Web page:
May 8th, 2004


(no subject)

According to this the average IQ of a state corresponds fairly well with which way the state voted in the 2000 elections.

Two things spring instantly to mind:
1) Where do the IQ figures come from?
2) If the IQ figures are correct - Mississipi has an _average_ IQ of 85?!?!?!?!?

I'm somewhat disbelieving at this point...

Programming Languages

bohemiancoast recently commented on the fact that PCs don't come with programming languages built in. Which is, in many ways, a good point - DOS used to come with a programming language, albeit a not terribly good one (QBasic), but Windows doesn't come with one at all.

Well, it _does_ come with Windows Scripting Host, which allows you to write VBScript applications using Notepad, but that's not of a lot of interest to most people. If you have Microsoft Office then you can write in VBA which does allow for an awful lot of functionality - you can do almost anything from there if you put your mind to it. But that (legally speaking) requires a fairly large investment, even if most people do seem to have it.

If you have .NET installed then you can use the compiler that comes with it to create anything you like, but without development tools it's not that easy to create any kind of GUI. There are free development tools out there, but they don't come with the system, so I'm not sure they count either.

With the spread of the internet, does it really matter if PCs don't come with a programming language any more? When you can have any one of a hundred different languages, IDEs and environments installed within a couple of hours, does it need to come with one? Or does the lack of a bundled language mean that people who might otherwise have had their interest piqued are less likely to investigate?


My current default pic is

I'm thinking of moving to a new one

Which Picture?

Old One
New One
Jesus! They're both hideous!
Don't care

(no subject)

The sexual humiliation of Iraqi prisoners at Abu Ghraib prison was not an invention of maverick guards, but part of a system of ill-treatment and degradation used by special forces soldiers that is now being disseminated among ordinary troops and contractors who do not know what they are doing, according to British military sources.The techniques devised in the system, called R2I - resistance to interrogation - match the crude exploitation and abuse of prisoners at the Abu Ghraib jail in Baghdad.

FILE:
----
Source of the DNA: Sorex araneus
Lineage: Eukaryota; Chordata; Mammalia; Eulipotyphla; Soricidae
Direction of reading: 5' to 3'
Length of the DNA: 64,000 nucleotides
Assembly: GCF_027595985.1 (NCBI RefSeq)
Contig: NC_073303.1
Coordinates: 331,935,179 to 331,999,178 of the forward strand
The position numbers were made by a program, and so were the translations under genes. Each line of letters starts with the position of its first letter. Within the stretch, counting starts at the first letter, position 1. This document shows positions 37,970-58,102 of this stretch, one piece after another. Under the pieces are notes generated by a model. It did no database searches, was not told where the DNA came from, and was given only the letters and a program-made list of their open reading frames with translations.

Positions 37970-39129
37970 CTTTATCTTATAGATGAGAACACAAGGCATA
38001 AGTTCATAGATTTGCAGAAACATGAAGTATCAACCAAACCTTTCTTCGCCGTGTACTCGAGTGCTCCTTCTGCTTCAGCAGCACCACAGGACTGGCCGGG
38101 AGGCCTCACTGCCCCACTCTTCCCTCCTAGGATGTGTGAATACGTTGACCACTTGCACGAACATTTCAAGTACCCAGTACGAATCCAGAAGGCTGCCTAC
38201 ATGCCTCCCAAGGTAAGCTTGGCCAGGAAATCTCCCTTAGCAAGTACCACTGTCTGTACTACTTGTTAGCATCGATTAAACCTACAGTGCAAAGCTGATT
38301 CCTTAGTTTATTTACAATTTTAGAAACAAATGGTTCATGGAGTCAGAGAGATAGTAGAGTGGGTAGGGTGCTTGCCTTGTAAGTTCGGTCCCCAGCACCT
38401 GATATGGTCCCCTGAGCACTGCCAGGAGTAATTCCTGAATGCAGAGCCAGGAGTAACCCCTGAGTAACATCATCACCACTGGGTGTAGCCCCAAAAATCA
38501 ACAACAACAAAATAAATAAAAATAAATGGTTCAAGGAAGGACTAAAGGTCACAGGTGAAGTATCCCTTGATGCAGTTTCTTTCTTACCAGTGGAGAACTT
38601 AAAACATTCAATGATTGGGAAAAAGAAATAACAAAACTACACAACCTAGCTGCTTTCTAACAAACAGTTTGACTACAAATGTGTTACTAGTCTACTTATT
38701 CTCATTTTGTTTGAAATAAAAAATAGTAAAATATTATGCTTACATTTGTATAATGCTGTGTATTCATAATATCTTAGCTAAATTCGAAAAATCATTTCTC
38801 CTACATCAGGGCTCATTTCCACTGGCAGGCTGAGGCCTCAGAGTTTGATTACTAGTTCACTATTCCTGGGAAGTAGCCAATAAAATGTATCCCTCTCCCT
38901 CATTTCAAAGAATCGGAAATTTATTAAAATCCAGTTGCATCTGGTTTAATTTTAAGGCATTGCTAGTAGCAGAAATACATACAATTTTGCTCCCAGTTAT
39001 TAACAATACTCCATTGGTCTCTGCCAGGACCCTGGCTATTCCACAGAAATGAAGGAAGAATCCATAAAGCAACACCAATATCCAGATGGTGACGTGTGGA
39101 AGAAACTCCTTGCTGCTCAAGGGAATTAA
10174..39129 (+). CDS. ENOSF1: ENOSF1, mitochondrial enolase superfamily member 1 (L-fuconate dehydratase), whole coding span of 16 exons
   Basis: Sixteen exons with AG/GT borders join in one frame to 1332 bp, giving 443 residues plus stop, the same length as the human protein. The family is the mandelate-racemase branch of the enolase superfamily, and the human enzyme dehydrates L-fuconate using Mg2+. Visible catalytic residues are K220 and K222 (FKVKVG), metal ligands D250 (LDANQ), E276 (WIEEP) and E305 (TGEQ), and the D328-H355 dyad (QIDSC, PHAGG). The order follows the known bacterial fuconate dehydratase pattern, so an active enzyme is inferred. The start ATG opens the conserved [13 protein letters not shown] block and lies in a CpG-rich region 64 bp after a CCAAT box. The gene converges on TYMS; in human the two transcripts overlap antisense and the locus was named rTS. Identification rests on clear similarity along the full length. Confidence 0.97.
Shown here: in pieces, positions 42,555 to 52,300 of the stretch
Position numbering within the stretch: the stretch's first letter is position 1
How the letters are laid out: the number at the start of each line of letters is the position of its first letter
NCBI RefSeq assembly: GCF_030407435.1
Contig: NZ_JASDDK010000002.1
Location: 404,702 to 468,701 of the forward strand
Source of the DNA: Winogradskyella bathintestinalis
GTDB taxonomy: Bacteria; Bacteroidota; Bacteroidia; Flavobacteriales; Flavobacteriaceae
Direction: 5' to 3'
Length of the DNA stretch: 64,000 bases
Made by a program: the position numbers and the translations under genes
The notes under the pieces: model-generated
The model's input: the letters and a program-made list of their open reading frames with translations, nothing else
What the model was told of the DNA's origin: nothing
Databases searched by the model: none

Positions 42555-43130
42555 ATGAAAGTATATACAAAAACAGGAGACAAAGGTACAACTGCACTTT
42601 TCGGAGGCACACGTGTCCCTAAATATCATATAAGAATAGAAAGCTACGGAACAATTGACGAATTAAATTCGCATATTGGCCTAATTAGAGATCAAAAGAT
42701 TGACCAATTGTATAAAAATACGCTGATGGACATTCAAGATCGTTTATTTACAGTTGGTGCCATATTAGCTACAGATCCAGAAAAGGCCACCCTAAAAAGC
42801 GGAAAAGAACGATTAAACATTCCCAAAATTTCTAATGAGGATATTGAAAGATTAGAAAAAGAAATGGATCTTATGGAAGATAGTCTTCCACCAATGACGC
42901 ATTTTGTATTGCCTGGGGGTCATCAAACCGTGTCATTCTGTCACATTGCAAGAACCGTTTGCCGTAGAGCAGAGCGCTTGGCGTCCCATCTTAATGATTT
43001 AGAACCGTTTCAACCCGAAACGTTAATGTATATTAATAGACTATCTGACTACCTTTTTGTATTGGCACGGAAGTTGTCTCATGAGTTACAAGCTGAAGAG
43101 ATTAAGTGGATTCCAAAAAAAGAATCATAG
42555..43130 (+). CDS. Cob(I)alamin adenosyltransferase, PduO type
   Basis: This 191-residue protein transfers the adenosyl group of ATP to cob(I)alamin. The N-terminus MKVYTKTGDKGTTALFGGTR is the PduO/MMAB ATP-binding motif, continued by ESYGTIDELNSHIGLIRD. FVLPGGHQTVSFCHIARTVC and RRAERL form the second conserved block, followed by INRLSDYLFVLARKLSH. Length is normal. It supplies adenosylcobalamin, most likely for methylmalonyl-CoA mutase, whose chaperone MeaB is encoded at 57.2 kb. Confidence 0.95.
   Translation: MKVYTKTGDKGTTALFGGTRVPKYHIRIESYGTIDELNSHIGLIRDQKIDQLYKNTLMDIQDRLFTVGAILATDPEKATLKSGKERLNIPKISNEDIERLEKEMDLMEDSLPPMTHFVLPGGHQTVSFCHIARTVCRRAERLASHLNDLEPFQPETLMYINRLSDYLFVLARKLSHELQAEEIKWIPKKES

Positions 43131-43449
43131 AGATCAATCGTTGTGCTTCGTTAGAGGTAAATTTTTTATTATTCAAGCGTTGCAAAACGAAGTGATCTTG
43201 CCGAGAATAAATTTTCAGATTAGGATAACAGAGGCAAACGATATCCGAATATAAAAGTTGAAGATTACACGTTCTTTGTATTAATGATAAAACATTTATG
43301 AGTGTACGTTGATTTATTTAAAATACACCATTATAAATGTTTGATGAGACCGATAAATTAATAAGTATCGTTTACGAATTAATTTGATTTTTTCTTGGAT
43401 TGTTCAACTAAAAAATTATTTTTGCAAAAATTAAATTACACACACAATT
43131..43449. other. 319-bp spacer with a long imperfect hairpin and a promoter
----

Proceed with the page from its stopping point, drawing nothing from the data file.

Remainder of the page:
One former British special forces officer who returned last week from Iraq, said: “It was clear from discussions with US private contractors in Iraq that the prison guards were using R2I techniques, but they didn’t know what they were doing.”

He said British and US military intelligence soldiers were trained in these techniques, which were taught at the joint services interrogation centre in Ashford, Kent, now transferred to the former US base at Chicksands …

Many British and US special forces soldiers learn about the degradation techniques because they are subjected to them to help them resist if captured. They include soldiers from the SAS, SBS, most air pilots, paratroopers and members of pathfinder platoons …

“The crucial difference from Iraq is that frontline soldiers who are made to experience R2I techniques themselves develop empathy. They realise the suffering they are causing. But people who haven’t undergone this don’t realise what they are doing to people. It’s a shambles in Iraq”.

Theresa Nielsen Hayden talks about it here.

The most important part about the whole thing, to me, is that incidents like these happen any time that anyone invades/controls anyone else. Everything from The Stanford Prison Experiment to The Rape of Nanking shows that this can and will happen whenever it gets the chance.

The fault with the US army is not that it condoned this kind of action, it's that it didn't expect it to happen, look for it and stamp it out before it had the chance to happen more than once. There ought to have been incredible pressure from the top to say "You will not harm POW in any way whatsoever or you will pay for it.", passed all the way through the chain of command and backed up with swift judicial means.


The WTO just ruled that US farm subsidies are illegal. And they look likely to rule the same way about EU subsidies.

Now _this_ would make a huge difference to poverty in the third world.